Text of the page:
Hiring a new team member is a bit like getting engaged after the third date. You’re making a big decision with a limited amount of information. There are three methods of reducing new hire risk. Increase the amount of information you have about the candidate, draw new insights from the information that you already have, or work with an experienced recruiter who specializes in your field.
We’re going to focus on the second method and share the warning signs to watch for when hiring a new team member.
- This is pretty self-explanatory. In today’s job market, candidates must proofread and present pristine resumes. If they don’t spend the time to review a 1-2 page document what does that say about their professionalism, preparation, and attention to detail?
- Bad traffic, accidents, and car trouble happen every day. However, lateness suggests that the candidate didn’t proactively plan ahead and build buffer time into their schedule. While not the biggest red flag on our list, it is a mark against the candidate.
- Much like their resume, a candidate’s appearance should be professional and pristine. First impressions are critical to the job interview process. How serious can someone be about the opportunity if they don’t bother to dress the part?
Lack of Research
- In our opinion, this is the biggest job interview sin on the list. In the internet age, there’s simply no excuse for failing to brush up on the history, products, and key players within a firm. If you ask a candidate “Are you familiar with our firm?” and they are not, you can probably end the interview right there.
Explain Their Interest
- Ask your candidate “Why this position? Why our firm?”. There are a lot of correct responses, but just a few wrong ones. If he or she doesn’t have an answer, says something like “A job is a job”, or “My mortgage won’t pay itself” you aren’t dealing with someone who is legitimately interested in your firm.
- Anyone who runs down their former employer or co-workers won’t hesitate to speak ill about your firm in the future. Integrity could be an issue for this candidate.
Doesn’t Take Responsibility
- We all make mistakes and, hopefully, learn from them. A candidate who won’t admit to failing or making mistakes in the past are either delusional, egotistical, or lacking self-awareness. All three traits are to be avoided.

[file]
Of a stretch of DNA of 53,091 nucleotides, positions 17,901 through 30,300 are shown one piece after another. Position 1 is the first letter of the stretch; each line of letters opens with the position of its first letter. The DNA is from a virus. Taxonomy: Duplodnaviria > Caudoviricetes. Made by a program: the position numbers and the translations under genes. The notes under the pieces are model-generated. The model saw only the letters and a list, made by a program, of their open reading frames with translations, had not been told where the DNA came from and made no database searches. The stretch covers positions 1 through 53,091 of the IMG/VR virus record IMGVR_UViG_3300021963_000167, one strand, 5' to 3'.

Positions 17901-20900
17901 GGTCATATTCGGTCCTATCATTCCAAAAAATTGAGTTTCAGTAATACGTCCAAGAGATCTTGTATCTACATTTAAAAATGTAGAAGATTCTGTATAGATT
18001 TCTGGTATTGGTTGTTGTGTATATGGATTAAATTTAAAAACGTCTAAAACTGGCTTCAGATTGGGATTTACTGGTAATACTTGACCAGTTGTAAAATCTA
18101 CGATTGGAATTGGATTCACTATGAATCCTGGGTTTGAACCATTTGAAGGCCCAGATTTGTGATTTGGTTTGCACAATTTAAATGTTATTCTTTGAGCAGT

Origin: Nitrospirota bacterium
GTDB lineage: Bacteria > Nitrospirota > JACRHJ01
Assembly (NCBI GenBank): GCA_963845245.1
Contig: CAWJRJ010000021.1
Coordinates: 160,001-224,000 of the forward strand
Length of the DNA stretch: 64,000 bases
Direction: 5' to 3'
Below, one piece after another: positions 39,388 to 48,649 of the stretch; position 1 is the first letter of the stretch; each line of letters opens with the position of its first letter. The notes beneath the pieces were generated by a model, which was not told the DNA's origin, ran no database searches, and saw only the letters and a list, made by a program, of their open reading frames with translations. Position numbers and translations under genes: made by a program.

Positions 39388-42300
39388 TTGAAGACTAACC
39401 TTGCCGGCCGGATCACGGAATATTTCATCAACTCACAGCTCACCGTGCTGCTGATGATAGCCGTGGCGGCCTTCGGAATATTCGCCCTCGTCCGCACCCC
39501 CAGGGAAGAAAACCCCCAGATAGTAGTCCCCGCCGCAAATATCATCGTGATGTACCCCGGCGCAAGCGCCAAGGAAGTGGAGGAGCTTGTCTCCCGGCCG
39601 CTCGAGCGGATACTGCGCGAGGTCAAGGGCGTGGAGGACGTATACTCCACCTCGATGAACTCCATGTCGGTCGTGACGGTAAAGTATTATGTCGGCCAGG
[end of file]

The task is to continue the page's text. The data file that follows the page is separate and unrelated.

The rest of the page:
- Most hiring managers want to see passion and enthusiasm from job candidates. It’s often seen as an indicator of a candidate’s true interest in the firm and the opportunity. It’s definitely noticeable when a candidate is dull or just going through the motions and it’s a red flag that there’s no drive or passion for the opportunity to work for your firm.
Doesn’t Ask Questions
- There comes a point in most interviews when the hiring manager pauses and says “Now, what questions do you have for me?” Again, there are a lot of correct responses and just one incorrect one. If a candidate doesn’t have any questions after an hour-long conversation with you, he or she either wasn’t listening or isn’t invested.
No “Thank You”
- A post-interview “Thank You” note is to be expected. It won’t get a candidate any brownie points, but it’s absence is likely to be noticed. A “Thank You” note is a minor sign that a candidate is professional, polite, and at least a little bit organized. The absence of such a note is a red flag that your candidate may be inconsiderate of your time and lacking some professional polish.
We’ve looked at the 10 biggest and most visible red flags you’ll encounter during the hiring of a new team member. While they may seem insignificant, these cautionary signs provide valuable clues and insights into who your candidate really is and what they might be like to work with. Watching for these red flags will help you make the best decision possible throughout the hiring process.
What hiring red flags have you encountered?